As spring training inches toward games that count, contract extension season dwindles away.
The Yankees have shown that they are more than willing to offer extensions to their core players, inking Luis Severino to a four-year, $40 million extension and Aaron Hicks to a seven-year, $70 million deal.
The Yankees have reportedly discussed a contract extension with Dellin Betances, and there are clear reasons to view the right-handed reliever as an extension candidate.
Betances has been among the more dominant relievers in the game since 2014, generating a 14.6 K/9 rate during the five-year span covering 373 1/3 innings. Betances provides the Yankees familiarity unlike they would have with relievers on next offseason's free-agent market. Betances has proven to be a durable reliever, not hitting the injured list since the 2012 season (when he pitched entirely in the minors). Finally, signing Betances to an extension now might provide some contract savings vs. his hitting the open market and trying to sign him with other clubs bidding.
Alternatively, there are reasons the Yankees might be hesitant and better off to wait on signing Betances to an extension.
First, as dominant as Betances can be, he has endured extended periods in which he's lost absolute command of anything he throws. The inconsistency can rear its head dead in the middle of a hot streak without seeing it coming. Further, while Betances is still considered among the elite relievers in the game, the level of dominance has not reached "best in the game" levels since his insanely productive 2014-15 seasons. What happens if Betances falls into one of these downturns and never recuperates?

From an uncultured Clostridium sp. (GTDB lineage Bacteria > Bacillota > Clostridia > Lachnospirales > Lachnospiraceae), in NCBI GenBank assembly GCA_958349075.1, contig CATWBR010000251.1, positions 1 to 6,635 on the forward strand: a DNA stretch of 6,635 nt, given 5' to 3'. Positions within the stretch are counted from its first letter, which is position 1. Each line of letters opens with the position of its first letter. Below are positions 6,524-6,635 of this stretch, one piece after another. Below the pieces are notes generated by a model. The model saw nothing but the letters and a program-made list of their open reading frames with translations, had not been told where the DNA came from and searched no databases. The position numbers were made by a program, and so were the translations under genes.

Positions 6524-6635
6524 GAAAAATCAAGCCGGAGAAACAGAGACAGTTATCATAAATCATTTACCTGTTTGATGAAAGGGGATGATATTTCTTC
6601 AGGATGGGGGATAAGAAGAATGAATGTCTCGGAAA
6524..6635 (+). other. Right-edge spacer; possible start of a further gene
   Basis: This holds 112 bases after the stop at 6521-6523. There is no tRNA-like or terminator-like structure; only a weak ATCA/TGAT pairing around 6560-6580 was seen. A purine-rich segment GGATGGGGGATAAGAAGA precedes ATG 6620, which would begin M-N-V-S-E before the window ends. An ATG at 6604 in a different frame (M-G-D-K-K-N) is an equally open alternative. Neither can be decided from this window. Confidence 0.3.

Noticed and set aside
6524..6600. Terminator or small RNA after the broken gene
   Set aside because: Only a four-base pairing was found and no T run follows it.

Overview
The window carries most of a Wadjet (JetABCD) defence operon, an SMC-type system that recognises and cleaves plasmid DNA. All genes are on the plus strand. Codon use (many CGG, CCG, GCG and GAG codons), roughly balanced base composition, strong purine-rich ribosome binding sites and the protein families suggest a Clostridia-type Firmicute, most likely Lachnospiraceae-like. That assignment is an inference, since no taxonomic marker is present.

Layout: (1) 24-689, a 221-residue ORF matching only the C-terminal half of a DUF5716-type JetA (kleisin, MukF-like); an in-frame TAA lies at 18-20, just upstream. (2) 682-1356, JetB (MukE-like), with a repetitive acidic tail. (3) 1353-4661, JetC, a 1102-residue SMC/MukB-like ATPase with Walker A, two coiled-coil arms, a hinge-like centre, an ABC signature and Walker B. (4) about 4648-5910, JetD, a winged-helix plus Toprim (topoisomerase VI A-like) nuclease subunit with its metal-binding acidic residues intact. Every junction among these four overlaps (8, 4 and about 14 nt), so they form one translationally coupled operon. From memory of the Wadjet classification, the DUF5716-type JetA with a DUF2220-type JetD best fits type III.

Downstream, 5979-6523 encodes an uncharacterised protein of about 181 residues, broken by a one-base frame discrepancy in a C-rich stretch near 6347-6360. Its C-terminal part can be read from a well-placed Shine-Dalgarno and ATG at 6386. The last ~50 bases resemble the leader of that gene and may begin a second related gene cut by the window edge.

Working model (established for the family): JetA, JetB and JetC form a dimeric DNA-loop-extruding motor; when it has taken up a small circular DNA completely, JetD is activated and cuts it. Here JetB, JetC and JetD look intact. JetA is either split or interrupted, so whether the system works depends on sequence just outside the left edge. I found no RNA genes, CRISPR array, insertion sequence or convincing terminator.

Another aspect the Yankees are likely considering is Betances' age. He will play this season at 31 years old, meaning an extension would take him into the stage at which many pitchers begin to battle performance declines.
The Yankees do not appear to averse to signing relievers in their early 30s to long-term deals, having done so this past offseason with 31-year-old Zack Britton (three years, $39 million) and 33-year-old Adam Ottavino (three years, $27 million), but how many such pitchers do they want to employ? Likewise, there is the potential that the Yankees inked Britton and Ottavino believing they could ride their arms in case Betances eventually decides he would prefer to test the free agency.
Another reason to be tentative about an extension for Betances has to do with yet another reliever the Yankees have under contract: Aroldis Chapman. The Yankees southpaw closer does have the ability to opt out of his current contract at the end of this season, which could entice the Yankees to focus on Betances. However, expensive closer contracts like Chapman's have seemingly begun being viewed as outsized, as seen with Craig Kimbrel's inability to find a team to this time. This could mean that Chapman will simply stay put.
Also, Chapman himself is 31 years old, so again the notion of a bullpen being mostly built with currently top flight relievers on the downward slope of anticipated production could be a dicey proposition.
For as many reasons as there are to desire an extension with Betances, the Yankees have just as many to consider to avoid entering into an agreement at least right away. As such, the Yankees might be best off to how Betances' performs this season along with how the entire bullpen situation plays out before pushing hard on retaining his services beyond 2019.